|a token scanner DFA for indirection operator * ? email@example.com (RonG) (2004-03-26)|
|Re: a token scanner DFA for indirection operator * ? firstname.lastname@example.org (Alex Colvin) (2004-04-03)|
|Re: a token scanner DFA for indirection operator * ? email@example.com (2004-04-03)|
|Re: a token scanner DFA for indirection operator * ? firstname.lastname@example.org (Dmitry A. Kazakov) (2004-04-03)|
|Re: a token scanner DFA for indirection operator * ? email@example.com (=?ISO-8859-1?Q?Cass=E9_Hugues?=) (2004-04-15)|
|From:||"Dmitry A. Kazakov" <firstname.lastname@example.org>|
|Date:||3 Apr 2004 09:12:08 -0500|
|Posted-Date:||03 Apr 2004 09:12:08 EST|
On 26 Mar 2004 22:38:44 -0500, RonG <email@example.com> wrote:
>I'm trying to write a token scanner for C, and I'm wondering if there is a
>detrministic finite automata (DFA) or state machine for the '*'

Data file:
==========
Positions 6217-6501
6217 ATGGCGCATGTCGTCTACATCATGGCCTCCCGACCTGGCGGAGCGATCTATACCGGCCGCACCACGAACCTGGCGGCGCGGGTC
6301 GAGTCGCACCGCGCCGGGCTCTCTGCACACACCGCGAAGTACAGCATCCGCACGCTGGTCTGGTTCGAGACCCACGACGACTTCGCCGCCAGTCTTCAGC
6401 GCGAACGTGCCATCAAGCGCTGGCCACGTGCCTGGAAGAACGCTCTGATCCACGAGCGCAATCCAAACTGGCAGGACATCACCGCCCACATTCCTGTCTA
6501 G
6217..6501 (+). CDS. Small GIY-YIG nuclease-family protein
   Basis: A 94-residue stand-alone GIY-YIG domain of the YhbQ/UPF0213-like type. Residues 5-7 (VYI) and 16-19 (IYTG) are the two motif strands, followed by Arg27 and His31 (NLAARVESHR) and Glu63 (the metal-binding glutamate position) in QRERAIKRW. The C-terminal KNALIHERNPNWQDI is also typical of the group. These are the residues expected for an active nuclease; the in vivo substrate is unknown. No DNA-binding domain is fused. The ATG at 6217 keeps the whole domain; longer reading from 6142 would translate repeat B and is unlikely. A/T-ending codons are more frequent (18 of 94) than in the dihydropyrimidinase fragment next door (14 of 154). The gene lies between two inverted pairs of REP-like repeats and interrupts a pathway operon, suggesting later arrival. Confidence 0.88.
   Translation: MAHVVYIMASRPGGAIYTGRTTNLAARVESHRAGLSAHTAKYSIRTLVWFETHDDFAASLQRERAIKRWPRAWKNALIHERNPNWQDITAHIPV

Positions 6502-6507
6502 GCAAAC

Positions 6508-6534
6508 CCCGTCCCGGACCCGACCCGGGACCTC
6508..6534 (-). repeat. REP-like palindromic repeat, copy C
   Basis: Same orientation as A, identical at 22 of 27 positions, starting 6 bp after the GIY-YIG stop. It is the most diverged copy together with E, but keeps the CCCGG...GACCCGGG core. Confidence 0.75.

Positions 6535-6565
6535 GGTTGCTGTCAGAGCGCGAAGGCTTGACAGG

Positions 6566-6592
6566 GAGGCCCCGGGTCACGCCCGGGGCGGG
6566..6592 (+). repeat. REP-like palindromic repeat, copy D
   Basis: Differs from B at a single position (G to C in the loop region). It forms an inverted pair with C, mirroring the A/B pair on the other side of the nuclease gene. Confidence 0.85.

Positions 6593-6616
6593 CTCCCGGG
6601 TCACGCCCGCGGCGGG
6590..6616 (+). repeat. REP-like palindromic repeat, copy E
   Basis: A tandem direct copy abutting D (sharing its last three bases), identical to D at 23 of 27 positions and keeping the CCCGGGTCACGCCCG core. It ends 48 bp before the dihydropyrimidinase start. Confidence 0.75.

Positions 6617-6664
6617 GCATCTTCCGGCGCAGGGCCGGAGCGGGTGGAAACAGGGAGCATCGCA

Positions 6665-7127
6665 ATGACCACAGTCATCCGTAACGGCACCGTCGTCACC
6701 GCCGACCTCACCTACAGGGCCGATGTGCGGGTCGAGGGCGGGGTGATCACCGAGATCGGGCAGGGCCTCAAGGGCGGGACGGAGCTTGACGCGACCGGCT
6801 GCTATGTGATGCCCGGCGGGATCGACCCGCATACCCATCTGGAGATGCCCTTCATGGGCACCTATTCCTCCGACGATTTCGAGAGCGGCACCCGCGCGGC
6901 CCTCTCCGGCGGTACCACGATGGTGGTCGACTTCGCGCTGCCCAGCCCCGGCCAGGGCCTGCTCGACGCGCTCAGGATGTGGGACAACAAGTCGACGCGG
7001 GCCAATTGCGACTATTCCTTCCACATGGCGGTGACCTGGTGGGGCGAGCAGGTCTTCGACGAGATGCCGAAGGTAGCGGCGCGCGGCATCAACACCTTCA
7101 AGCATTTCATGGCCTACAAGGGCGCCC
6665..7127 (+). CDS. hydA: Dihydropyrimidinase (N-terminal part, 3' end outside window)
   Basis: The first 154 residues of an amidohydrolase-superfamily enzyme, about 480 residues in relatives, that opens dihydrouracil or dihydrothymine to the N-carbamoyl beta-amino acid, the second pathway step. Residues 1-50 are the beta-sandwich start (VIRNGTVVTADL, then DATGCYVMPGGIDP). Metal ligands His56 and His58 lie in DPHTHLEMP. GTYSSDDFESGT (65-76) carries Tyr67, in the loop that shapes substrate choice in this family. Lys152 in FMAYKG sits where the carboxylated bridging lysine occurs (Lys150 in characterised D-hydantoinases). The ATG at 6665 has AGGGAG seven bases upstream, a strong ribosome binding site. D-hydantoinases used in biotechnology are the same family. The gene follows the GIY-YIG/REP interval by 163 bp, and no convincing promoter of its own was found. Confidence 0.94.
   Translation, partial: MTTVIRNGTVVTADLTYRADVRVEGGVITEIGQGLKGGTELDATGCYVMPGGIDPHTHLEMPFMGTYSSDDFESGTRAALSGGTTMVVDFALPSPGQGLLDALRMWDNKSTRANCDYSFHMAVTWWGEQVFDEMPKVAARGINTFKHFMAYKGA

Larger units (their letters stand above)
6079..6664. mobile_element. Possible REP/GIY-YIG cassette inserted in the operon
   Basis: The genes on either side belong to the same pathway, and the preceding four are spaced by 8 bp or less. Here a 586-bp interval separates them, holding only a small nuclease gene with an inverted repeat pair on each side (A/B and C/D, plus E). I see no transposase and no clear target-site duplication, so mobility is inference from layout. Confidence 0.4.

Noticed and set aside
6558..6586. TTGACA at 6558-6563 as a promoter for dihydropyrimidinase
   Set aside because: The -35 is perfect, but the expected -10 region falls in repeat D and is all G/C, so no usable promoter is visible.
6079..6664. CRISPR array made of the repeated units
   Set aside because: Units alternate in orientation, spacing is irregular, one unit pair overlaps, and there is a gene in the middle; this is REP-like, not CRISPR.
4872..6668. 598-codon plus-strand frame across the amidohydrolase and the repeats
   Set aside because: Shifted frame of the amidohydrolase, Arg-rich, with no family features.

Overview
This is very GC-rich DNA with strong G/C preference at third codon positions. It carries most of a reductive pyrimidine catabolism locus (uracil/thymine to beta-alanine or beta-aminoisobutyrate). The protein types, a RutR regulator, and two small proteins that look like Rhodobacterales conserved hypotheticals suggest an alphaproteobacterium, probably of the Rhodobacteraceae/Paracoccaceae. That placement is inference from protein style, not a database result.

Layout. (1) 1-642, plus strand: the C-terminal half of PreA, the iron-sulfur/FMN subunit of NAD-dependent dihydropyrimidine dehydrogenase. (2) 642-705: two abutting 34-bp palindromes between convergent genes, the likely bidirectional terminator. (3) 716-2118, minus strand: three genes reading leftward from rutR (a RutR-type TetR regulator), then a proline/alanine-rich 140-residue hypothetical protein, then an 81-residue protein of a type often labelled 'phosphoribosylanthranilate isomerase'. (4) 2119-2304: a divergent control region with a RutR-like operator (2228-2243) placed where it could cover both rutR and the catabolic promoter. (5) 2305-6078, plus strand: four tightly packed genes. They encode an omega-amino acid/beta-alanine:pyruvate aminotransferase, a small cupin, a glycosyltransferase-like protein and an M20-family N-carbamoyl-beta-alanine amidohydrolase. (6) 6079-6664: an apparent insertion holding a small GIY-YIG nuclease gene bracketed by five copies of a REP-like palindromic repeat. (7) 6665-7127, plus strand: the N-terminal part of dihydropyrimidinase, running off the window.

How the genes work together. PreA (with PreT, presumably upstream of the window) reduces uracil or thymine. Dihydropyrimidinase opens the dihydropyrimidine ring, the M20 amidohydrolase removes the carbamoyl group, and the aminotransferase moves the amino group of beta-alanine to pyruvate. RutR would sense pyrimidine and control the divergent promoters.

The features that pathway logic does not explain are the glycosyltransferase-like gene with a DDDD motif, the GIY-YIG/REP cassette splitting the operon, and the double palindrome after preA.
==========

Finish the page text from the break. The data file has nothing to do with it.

>indirection operator(IOP), or if differentiation between the multiply
>operator and the IOP is better left to the parser. Right now my scanner
>keeps track of the previous token and also has a lookahead char. My
>biggest problem occurs when the previous token is a right parenthesis. In
>this case, the parenthesis can enclolse:
>1.an expression ( in which case '*' is the multiply operator )
>2.a boolean expressian after an 'if' or 'while' ( in which case '*', if
> followed by an alphabetic char or underscore, is an IOP )
>3.the conditions for a 'for' statement.
>I imagine that I could have a flag variable telling me whether the
>previous right parenthesis token closed an arithmetic expression, but I
>was wondering if I was overlooking something.
>Is it possible to determine '*' with just the previous token and a
>lookahead char, or do I need to introduce a flag?
Whether "*" is an unary or dyadic operator depends on the context. You
can keep track on its switching:
prefix context ->
operand (= literal/identifier) ->
postfix context ->
infix context (dyadic operator, comma) ->
prefix context ->
When "*" appears in the prefix context, then it is an unary prefix
operator, when it does in the infix context, then it is a dyadic
operator and so on.
>thanks in advance
>PS. I haven't looke at it yet, but I suspect the same situation can arise
>[I think your life will be a lot easier if you interpret the tokens in
>the parser, not the lexer. -John]
Yes, when both lexer and parser are integrated in one.
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